THE FINEST ESCAPE, PART 1

Yup, this is a repeat. But it sets the stage for my new story THE FINEST ESCAPE, PART 2 due next week.

The Bernard Olcott Story started off 2016 with a rewrite of my post “THE LOST WEEKEND” focusing on the Academy Award (and Cannes!) winning movie of the same name from 1946.  That post promised the following stories to come:

• the biggest movie of 1946 (THE LOST WEEKEND),
• the 3rd Avenue El (including an art house film),
• old style New Yorkers interacting in flavorful accents,
• a valuable lesson at Cooper Union
• a mysterious death in 1943 with what little facts are available, and
• a color-filled present with a shared activity across time.

All have been delivered, except for the last topic.  I did leave the 1940s to take you, the dear reader, on a color-filled ride 40 years later to Lithuania in 1985.  I framed my trip in terms of a Boomerang where I realized that my journey, as an effort to strengthen family ties, may have inadvertently reminded my Dad of his disadvantaged youth.  Both in terms of society – his immigrant household subject to prejudice – and family – where his brother was favored in the household.

But wait!  There’s more to that technicolor present!  Today’s post will wrap up both the Boomerang and 1940s themes with the following conclusion: my Dad escaped his unhappy situation 4 ways:

1. Becoming a sailor on the Merchant Marines and shipping off to Europe
2. Flying the coop to Cooper Union
3. Becoming a Technology Consultant
4. By engaging in a mystery activity (identified below), one that he and I both share.

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PANOPLY OF SWAGGER, PART 1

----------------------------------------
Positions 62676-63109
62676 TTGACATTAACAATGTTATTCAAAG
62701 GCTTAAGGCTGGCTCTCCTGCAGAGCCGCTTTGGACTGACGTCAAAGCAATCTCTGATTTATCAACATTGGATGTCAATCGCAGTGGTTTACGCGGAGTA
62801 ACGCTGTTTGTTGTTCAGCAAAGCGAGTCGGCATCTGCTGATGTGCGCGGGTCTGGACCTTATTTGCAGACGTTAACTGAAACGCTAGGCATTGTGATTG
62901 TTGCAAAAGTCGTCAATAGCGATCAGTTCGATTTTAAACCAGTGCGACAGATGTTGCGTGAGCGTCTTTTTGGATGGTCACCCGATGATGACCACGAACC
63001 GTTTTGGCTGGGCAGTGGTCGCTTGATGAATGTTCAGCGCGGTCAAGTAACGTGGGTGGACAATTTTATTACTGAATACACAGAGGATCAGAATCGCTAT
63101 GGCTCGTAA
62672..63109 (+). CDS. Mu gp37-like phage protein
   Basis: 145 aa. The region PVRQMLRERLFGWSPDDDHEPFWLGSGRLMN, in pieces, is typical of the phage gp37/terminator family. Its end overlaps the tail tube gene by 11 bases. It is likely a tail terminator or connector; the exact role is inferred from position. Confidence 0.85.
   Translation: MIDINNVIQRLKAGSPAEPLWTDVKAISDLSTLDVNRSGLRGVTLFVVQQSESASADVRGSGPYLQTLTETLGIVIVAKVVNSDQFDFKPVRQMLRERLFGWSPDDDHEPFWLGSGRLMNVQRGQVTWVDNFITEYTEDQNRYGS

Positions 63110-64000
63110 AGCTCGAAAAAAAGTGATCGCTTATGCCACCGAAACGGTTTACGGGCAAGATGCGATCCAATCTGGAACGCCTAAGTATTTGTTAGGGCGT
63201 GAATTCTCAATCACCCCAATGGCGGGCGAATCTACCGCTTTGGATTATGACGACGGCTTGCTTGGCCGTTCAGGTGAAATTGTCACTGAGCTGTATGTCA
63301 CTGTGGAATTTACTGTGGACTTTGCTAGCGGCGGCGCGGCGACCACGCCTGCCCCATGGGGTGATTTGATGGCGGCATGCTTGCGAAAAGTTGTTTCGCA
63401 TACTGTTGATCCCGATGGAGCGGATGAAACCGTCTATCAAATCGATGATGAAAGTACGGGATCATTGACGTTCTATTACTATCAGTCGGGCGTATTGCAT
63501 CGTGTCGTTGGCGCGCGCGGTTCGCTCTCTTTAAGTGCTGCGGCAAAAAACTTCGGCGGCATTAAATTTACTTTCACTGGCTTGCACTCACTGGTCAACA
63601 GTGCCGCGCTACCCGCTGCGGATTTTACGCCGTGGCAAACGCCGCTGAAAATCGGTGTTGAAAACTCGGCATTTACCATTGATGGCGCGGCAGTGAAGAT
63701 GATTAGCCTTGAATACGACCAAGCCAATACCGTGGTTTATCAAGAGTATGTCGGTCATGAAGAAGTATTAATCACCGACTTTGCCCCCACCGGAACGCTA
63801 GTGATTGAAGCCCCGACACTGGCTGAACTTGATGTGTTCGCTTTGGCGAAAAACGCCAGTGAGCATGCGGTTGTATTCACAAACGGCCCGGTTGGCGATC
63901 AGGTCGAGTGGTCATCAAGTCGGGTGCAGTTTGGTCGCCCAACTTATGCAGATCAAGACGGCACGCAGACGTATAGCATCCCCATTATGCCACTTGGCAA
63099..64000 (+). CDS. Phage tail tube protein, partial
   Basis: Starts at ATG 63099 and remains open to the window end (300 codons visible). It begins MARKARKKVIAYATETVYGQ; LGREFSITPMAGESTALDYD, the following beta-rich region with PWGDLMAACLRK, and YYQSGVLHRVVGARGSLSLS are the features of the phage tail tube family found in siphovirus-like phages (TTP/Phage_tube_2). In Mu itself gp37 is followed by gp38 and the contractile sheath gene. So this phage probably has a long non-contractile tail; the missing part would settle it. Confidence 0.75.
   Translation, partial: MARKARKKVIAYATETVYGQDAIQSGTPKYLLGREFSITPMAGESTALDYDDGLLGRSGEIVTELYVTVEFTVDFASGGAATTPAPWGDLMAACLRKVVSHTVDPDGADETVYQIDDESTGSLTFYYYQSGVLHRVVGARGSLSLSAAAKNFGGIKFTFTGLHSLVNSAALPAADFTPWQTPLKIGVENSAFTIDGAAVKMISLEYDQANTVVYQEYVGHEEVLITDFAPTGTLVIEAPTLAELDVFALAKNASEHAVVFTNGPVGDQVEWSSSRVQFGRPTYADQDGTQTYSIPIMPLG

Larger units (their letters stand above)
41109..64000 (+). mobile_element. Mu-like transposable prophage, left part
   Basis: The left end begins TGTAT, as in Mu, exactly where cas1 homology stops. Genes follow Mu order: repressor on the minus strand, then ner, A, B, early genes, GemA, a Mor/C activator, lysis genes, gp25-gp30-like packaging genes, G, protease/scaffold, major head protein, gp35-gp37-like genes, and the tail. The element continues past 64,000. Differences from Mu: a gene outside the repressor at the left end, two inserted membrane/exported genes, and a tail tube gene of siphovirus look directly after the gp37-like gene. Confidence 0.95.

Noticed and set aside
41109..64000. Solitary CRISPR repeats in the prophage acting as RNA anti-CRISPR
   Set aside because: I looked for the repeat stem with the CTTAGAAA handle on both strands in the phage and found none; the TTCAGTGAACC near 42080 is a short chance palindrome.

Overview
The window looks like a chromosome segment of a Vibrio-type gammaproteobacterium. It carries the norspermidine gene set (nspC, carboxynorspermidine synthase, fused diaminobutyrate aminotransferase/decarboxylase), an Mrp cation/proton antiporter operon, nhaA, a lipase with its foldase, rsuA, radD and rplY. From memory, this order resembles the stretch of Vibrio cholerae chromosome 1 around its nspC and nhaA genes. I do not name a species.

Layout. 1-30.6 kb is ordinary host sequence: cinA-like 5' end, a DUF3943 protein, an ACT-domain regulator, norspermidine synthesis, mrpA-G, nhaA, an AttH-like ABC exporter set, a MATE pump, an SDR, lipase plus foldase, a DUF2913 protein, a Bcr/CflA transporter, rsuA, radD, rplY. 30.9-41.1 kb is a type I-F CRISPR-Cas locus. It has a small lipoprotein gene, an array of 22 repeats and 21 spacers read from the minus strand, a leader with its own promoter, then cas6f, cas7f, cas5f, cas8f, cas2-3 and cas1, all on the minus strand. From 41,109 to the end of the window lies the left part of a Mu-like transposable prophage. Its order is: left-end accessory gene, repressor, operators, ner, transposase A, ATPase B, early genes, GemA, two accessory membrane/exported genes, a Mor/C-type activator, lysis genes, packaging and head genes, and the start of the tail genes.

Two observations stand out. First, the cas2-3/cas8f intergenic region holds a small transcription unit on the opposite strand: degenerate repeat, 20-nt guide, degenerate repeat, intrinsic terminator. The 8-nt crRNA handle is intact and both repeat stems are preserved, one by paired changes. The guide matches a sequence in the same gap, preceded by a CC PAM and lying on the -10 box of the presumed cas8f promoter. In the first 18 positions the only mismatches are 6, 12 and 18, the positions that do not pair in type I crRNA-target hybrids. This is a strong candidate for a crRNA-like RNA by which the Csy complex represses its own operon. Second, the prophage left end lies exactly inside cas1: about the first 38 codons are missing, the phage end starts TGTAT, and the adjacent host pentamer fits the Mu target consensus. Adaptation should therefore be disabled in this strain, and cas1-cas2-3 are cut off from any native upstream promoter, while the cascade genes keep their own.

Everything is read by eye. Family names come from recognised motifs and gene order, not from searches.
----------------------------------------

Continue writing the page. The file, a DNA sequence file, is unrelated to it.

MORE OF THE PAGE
A big task just fell on my desk, which will take up all of my spare time for the next few weeks.  So it’s back to the repeats.  My next story, THE CALL, is in my head, I just need to find the time to write it.  in the meantime, I will rerun THE PANOPLY OF SWAGGER stories as a sequential series. They are important to The Bernard Olcott Story.

Pictured above, beautiful Stockholm.

Last week in my post “OF GIANTS AND DWARFS” I took you, the dear reader, back to 1966 to meet Lenny the check-forger.  But Lenny turned out to be a mere piker.  Compare him to Herby Fischer¹ – the stockbroker from American Express who churned Dad for over a million in the late 1980s.  Now that guy had a plunger.  A big one.

Strange thing was, after Dad took him to court and won, inexplicably, seeking no one’s advice but his own, Dad reinvested with Herby!  Everyone can get taken once.  But to go back to the same guy afterwards?

But Herby was ultimately not the biggest plunderer.  More about him later.

Neither gentleman made it to the letterhead of Olcott International, my employer as of 1983.  Based on the amount of cash they carried away, however, they should have — at least as cost centers.

Steven Sites¹, however, did make the letterhead.  He was on the famed pantheon of “Associates” thereon.  That meant he was a BIG, the real deal.

Soon after I started my first job, I mean, not simply a first job but one at the family business with Bernard Olcott as CEO, efficiency expert, attorney at law, certified engineer in three states, computer consultant, construction foreman, automotive engine and air conditioner mastermind, ladies’ man, and unfortunately, easy mark, a pudgy man waddled over to my desk on the lower level.  He extended his hand.  “I’m Stevie Sites,” he said.  I recognized the name immediately and stood up.  A giant had graced my stoop!

I told him that I recognized his name from the letterhead and asked him about his accounts.  I had no idea what he was about to tell me.

GLORIA RATES MY T & A!